Our first stop was the site of the Ming Tombs. The Ming Tombs are underground (they’re tombs!), but it turned out that they were closed for renovation. Going into a cave to see a tomb of a long dead emperor is not my idea of a good time, so I didn’t really care. Lily gave us a summary of the place, most of which I couldn’t hear or understand. We all piled back into the bus.
“Now, we are going to stop at the jade factory,” said Lily. “We will show you how jade is carved.”
Shopping is one of my least favorite activities. It doesn’t matter if I am at home or on vacation, I don’t want to go shopping. It didn’t say anything about a jade factory on the tour brochure. It occurred to me right away that this stop was pre-arranged to part tourists from their yuan.
The factory sales manager led our group along a walkway which circled the factory floor. We could look through windows at the workers hunched over their grinders, furiously turning the jade pieces back and forth to turn them into dragons and butterflies. We ended up at the showroom. I admit that some of the larger items were very impressive. They also were very expensive and hard to carry home in your suitcase too. The sales job wasn’t too obnoxious and soon we were back on the bus.
“It is now time for lunch. We will have a traditional Chinese meal and a rest,” said Lily.
That’s good, I thought. I am hungry from all of this non-touring and non-shopping.
The restaurant was a very old building surrounding a courtyard. The group was led into a large room filled with round tables. We appeared to be the only customers. Lily ordered the food for the group from the waiter who magically appeared with tea cups. There were no menus. The circular table had a large round tray in the middle of it. We were each given a small bowl and chopsticks. Even though we had talked about it twenty times, I had forgotten to bring my plastic fork. I am completely inept at using chopsticks. If I have to use chopsticks at every meal, I will starve to death in no time at all.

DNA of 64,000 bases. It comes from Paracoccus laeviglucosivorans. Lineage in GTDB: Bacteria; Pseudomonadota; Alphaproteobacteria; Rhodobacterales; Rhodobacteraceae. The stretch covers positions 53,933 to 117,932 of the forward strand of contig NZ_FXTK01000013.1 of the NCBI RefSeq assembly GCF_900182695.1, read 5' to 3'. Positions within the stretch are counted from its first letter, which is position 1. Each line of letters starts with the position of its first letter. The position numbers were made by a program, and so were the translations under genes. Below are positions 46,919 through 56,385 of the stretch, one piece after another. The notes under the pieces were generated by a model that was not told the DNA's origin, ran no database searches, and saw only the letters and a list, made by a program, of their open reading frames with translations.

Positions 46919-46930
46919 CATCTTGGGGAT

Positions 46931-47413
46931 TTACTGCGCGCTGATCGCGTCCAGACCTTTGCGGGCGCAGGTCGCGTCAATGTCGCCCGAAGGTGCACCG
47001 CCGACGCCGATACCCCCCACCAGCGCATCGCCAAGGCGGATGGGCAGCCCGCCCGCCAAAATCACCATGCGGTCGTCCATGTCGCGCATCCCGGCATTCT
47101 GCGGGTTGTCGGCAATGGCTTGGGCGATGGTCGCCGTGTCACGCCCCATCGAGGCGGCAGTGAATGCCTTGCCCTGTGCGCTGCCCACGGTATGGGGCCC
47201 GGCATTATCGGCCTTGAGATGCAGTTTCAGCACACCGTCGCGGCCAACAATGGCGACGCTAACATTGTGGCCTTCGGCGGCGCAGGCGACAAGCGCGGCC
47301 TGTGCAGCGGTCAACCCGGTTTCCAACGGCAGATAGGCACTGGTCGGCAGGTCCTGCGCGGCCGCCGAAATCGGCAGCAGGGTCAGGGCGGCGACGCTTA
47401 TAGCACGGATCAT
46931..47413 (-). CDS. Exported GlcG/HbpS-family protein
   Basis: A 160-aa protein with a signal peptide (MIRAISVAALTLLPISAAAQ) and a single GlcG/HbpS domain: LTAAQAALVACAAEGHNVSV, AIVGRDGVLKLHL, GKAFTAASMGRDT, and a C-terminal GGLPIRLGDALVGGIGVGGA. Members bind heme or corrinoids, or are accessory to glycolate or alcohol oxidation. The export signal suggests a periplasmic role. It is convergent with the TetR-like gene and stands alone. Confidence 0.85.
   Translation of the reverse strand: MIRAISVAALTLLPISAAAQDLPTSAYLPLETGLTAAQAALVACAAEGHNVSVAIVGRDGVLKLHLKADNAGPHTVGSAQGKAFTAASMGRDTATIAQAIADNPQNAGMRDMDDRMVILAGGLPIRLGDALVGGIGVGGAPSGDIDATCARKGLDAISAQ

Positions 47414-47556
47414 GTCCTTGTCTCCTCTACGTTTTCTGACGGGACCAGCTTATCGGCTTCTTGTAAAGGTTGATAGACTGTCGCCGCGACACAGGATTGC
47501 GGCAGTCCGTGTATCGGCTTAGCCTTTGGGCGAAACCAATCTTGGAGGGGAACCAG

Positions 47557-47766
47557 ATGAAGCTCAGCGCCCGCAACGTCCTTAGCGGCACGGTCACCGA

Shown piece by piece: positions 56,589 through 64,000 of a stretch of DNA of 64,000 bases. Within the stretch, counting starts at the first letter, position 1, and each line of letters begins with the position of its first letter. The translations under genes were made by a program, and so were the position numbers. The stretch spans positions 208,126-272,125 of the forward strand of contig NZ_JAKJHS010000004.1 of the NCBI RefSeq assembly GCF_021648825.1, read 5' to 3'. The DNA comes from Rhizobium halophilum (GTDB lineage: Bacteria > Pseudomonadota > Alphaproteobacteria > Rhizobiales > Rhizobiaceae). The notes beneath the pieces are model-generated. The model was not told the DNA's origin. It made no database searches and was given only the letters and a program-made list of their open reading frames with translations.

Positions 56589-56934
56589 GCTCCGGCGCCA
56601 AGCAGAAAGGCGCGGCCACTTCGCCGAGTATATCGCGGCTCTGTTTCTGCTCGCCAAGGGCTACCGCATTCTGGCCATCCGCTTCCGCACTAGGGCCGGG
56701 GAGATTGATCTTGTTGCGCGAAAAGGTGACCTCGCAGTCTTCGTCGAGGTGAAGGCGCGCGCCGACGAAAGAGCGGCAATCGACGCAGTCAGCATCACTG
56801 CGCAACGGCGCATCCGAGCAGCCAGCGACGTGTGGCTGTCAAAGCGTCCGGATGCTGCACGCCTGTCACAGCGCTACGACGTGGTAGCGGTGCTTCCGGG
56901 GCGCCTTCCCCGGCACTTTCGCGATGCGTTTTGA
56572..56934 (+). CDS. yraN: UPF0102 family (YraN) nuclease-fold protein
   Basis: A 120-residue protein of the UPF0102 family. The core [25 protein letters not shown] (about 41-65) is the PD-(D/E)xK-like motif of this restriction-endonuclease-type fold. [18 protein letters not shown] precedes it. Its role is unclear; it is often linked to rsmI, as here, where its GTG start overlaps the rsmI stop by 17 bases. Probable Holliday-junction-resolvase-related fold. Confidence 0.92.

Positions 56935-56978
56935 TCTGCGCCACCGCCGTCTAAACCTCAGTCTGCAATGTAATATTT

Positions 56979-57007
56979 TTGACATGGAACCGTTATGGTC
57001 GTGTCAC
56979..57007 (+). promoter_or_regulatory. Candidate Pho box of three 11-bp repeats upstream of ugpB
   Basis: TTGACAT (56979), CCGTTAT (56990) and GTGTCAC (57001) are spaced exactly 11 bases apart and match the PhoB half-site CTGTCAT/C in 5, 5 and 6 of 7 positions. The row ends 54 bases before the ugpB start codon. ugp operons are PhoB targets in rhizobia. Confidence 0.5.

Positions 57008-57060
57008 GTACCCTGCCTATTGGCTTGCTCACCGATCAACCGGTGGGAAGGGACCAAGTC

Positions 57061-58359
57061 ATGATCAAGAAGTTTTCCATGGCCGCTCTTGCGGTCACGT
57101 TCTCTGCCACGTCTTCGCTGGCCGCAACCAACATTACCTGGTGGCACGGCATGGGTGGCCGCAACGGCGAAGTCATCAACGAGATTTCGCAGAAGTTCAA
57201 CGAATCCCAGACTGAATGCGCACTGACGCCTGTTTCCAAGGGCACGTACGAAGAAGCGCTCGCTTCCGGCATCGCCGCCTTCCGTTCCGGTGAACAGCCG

The Chinese peasants at the table started chattering in their local dialect, no doubt discussing which dead emperor was their favorite. We tried to talk with the French guy, but his English was even less than my French, so we didn’t get very far. The Brazilians were on the far side of the table from us, and we don’t speak Portuguese anyway. Chairman Mao stared at me intently like I was from another planet.
The food arrived in a dozen large bowls. The food servers put the bowls on the tray. There was no dinner bell, but the diners from our group instantly attacked the food in the bowls like it was the start of the Indy 500. A race to see who would get full first and get the food they wanted the most. It was a little like a church potluck picnic, with some people edging their way towards the front of the line to get the deli drumsticks and gourmet chocolate chip cookies instead of Aunt Madge’s Spam hot dish and leftover jello salad.
The tray was spinning back and forth. The hungry tourists would grab the tray and spin it towards them to make a stab at dumping some of the contents of a large serving bowl into their personal small bowl. I tried to get in the game and grab the tray. I spied some fried rice on the far side. I didn’t want the unidentified brown mush in the bowl on my side of the tray. It was probably mashed fungi. I got a grip on the tray and heaved. The tray started to spin my way. I could see the rice coming along clockwise, here it comes.
It got to Chairman Mao. He grabbed the rice bowl and dumped some into his bowl. I’m a polite and patient American traveler; I know how to wait my turn. As I reached for the bowl someone on the other side of the table flung the tray again, back their way. Away went my rice, counter clockwise to oblivion. The mashed fungi came back into view. I am hungry, but there is no way I am eating that.
The tray kept rotating all the way around the circle. It looked like some spicy chicken was coming my way. Yes, keep spinning oh mighty tray! Just then one of the Mongolians stopped the tray, dumped the last of the spicy chicken into his bowl, and let the tray go.
What stopped in front of me was a green vegetable looking substance. I had no idea what that was, and even if I did, it did not look edible by humans. I’ll pass.
The tray kept spinning. The tourists devoured the contents of the bowls like a plague of locusts. I did manage to finally get some noodles into my bowl. However, getting the noodles into my mouth with chopsticks was a struggle. Abandoning all attempts at proper etiquette, I grabbed the bowl and slurped them down. Nobody noticed my dining faux pas, they were too busy using their own chopsticks as serving utensils into the common bowls. Which didn’t bother me, but was a major rules violation according to Lisa.
When the tray stopped spinning, the food was all gone, the tourists were full, and I was still hungry.